What are some skywatching highlights in February 2021? Find Mars all month after sunset, especially on the night of NASA’s planned rover landing, Feb. 18. Then watch the Moon glide across the Winter Circle before it pays a visit to the bright stars of the constellation Gemini. Additional information about topics covered in this episode of What’s Up, along with still images from the video, and the video transcript, are available at https://solarsystem.nasa.gov/whats-up….

]

** Tonight’s Sky: FebruarySpace Telescope Science Institute

In February, the Winter Triangle is your guide to the night sky: The northern hemisphere is treated to views of the stars Procyon, Sirius, and Betelgeuse. Keep watching for the awe-inspiring space-based views of the Orion Nebula, which is sculpted by the stellar winds of central bright stars.

** What to see in the night sky, February 2021BBC Sky at Night Magazine

Find out what’s visible in the night sky tonight with our stargazing guide to February 2021.

** What’s in the Night Sky February 2021 #WITNSAlyn Wallace

See also:

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Virgin Orbit to Launch Stem Education Payloads for UK’s Junior Astronaut program

An announcement from Virgin Orbit and UK’s Junior Astronaut program:

Virgin Orbit to Launch Stem Education Payloads for UK’s Junior Astronaut
Junior Astronaut’s Nanonaut Satellite Can be Tracked from Space Via Smartphone App,
Helping to Inspire a New Generation of Space Enthusiasts

Long Beach, California — January 8, 2021 — Virgin Orbit, the California-based responsive space launch company, announced today that it has signed a launch services agreement with Junior Astronaut, a UK-based company that provides Science, Technology, Engineering and Math (STEM) education programs for young space enthusiasts. Flying as a rideshare onboard several upcoming missions — including missions from Spaceport Cornwall in Newquay, UK — Junior Astronaut’s Nanonaut payload will remain affixed to LauncherOne’s upper stage.

LauncherOne rocket released from carrier aircraft. Credits: Virgin Orbit

Each Nanonaut payload can be tracked and monitored via telemetry from Earth using Junior Astronaut’s smartphone app. The app also offers a number of STEM-based activities such as algebra tutorials and other educational teasers, supporting Junior Astronaut’s broader purpose of inspiring young students to become more engaged and excited about space.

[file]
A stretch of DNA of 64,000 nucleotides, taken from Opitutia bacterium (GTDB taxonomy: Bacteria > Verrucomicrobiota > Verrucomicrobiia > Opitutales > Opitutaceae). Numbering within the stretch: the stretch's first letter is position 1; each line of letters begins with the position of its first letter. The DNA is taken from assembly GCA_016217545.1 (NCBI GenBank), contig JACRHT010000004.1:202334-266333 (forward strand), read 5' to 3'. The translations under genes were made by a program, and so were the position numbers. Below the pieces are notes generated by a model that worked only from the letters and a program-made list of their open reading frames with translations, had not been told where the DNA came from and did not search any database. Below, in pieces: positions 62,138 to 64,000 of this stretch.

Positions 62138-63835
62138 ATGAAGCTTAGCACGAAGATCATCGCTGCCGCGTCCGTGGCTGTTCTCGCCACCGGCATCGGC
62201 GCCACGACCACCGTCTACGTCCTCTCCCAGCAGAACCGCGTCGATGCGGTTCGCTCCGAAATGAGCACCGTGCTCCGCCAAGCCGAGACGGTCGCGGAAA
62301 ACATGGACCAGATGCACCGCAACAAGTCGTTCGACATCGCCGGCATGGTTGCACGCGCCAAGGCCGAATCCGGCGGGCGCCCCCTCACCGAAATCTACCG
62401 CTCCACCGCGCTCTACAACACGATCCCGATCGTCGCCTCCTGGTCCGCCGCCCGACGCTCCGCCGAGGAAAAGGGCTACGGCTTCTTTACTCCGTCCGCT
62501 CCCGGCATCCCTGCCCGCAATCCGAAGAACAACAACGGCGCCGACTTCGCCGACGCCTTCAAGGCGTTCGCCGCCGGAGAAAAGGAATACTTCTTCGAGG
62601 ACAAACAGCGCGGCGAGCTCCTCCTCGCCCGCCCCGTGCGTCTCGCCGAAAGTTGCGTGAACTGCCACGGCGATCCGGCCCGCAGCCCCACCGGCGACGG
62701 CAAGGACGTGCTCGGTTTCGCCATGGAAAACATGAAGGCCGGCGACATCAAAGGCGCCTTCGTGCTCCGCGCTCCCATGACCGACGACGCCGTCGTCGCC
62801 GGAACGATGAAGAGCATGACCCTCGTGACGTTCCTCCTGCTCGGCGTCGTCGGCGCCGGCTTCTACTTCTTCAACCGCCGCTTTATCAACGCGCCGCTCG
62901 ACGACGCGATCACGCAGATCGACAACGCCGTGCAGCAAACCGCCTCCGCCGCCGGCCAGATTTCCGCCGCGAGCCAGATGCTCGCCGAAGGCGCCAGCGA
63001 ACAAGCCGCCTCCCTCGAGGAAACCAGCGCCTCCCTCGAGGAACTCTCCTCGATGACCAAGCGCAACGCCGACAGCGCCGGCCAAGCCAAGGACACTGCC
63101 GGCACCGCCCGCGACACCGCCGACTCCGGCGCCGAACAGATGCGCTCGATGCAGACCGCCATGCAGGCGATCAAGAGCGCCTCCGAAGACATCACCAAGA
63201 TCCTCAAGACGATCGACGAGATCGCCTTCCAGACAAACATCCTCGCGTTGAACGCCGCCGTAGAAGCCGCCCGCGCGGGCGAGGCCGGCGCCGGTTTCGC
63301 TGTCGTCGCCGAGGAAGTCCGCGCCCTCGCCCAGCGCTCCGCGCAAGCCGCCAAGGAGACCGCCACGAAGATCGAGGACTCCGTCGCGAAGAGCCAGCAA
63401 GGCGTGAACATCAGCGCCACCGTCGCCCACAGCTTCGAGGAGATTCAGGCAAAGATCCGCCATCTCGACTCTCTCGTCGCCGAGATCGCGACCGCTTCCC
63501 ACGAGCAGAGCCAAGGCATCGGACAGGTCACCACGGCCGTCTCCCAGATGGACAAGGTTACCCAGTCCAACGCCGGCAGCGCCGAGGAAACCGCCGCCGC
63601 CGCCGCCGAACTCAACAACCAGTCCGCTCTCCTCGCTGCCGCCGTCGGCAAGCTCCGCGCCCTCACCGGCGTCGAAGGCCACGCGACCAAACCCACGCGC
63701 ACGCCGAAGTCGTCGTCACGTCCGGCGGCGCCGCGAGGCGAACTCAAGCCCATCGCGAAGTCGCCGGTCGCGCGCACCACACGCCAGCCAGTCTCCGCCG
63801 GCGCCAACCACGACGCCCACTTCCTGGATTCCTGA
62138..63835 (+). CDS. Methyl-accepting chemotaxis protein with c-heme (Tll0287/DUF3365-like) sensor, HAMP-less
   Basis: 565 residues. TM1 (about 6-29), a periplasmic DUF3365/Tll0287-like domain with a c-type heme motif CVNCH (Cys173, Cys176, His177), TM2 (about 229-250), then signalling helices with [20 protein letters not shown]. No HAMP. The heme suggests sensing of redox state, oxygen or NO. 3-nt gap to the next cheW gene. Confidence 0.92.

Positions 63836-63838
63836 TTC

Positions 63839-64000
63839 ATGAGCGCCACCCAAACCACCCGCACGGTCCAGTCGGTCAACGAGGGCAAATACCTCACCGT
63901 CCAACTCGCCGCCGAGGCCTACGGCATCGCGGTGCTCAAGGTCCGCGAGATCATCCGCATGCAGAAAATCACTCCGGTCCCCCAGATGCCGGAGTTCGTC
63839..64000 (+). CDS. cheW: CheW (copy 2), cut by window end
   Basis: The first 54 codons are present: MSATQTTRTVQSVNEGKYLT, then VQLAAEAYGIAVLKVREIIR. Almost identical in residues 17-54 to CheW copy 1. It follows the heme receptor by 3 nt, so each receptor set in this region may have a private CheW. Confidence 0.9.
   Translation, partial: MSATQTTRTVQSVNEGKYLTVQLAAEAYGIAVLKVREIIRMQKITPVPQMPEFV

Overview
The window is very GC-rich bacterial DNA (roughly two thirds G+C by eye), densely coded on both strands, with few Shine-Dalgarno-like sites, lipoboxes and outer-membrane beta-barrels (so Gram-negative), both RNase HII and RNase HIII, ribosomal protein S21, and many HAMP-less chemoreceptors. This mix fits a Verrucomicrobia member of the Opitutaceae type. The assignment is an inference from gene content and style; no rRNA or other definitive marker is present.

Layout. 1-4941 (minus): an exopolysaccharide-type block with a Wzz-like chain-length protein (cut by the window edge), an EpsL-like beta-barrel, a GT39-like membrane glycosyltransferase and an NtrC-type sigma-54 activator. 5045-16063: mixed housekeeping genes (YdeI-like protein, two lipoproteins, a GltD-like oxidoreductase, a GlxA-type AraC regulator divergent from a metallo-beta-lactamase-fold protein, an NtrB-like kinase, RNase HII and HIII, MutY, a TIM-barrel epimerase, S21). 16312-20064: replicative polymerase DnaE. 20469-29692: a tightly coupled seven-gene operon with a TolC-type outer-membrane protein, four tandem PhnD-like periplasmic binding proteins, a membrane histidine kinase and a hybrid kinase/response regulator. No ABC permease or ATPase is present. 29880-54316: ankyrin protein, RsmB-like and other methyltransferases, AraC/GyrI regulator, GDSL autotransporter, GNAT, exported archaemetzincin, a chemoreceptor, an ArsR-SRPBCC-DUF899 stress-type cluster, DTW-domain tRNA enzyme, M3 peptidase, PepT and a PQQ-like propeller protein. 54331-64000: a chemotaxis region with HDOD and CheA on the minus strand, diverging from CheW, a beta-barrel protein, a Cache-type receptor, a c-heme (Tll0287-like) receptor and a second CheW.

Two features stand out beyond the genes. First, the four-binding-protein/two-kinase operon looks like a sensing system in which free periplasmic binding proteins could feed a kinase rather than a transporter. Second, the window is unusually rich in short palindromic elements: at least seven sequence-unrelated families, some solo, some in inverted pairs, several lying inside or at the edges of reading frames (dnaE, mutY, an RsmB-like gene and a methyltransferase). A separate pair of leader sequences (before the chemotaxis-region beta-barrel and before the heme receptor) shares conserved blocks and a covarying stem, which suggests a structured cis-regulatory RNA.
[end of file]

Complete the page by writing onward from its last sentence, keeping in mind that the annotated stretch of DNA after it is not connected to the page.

Founded in 2020, Junior Astronaut exists to encourage young people toward careers in STEM and space science through participation. In addition to the Nanonaut program, Junior Astronaut will soon offer space camps and a flight experiments package to take young people’s interest to the next stage.

Junior Astronaut to begin a flight experiments program. Credits: Junior Astronaut

Virgin Orbit launches for Junior Astronaut will commence no earlier than mid-2021.

“Knowledge is the most powerful tool for shaping a better future for everyone. The Junior Astronaut program is designed to inspire young people to push the limits of the unknown, to discover and innovate. The way to do this is education. Space is such an inspirational way to get people interested. We want space to be accessible to everyone, and for the next generation to push boundaries and move all our societies forward. Space is how they will do this,”

said Miranda Ashcroft, Junior Astronaut co-founder.

“With every LauncherOne mission, we want to chip away at the barriers preventing equitable access to space, so this partnership with Junior Astronaut is particularly meaningful to our team,” said Stephen Eisele, Virgin Orbit’s vice president of business development. “These Nanonauts are all about getting students to recognize that they too can have a role in shaping the future of space, and we’re really excited to help bring them into the fold. These are the kinds of missions that will capture the hearts and minds of tomorrow’s space innovators.”

Virgin Orbit is in the midst of final preparations for Launch Demo 2, its second orbital test flight with the LauncherOne system, currently expected to occur in mid-January.

About Virgin Orbit: Virgin Orbit builds and operates the most flexible and responsive satellite launcher ever invented: LauncherOne, a dedicated launch service for commercial and government-built small satellites. LauncherOne rockets are designed and manufactured in Long Beach, California, and will be air-launched from our modified 747-400 carrier aircraft – allowing us to operate from locations all over the world in order to best serve each customer’s needs. Virgin Orbit’s systems are currently in an advanced stage of testing, with initial orbital launches expected soon. To learn more or to apply to join Virgin Orbit’s talented and growing team, visit virginorbit.com.

About Junior Astronaut: Junior Astronaut is a worldwide charitable organization that wants to awaken young people’s curiosity and guide them towards choosing a STEM career. Junior Astronaut’s vision is to bring forth a new generation of STEM professionals that will have the knowledge, creativity, drive, and empathy to address global challenges through innovation. Our mission is to create thrilling participative programs that nurture real life skills and inspire a sense of wonder, curiosity, and the desire to explore. Our initiatives include the Nanonaut program, space camps, in-flight experiments, zero gravity experiences, and – in the future – a full sub-orbital experience. In the long term, we aim for youths who start our program to one day build STEM careers at NASA, ESA, or other world-renowned space companies like Virgin Orbit.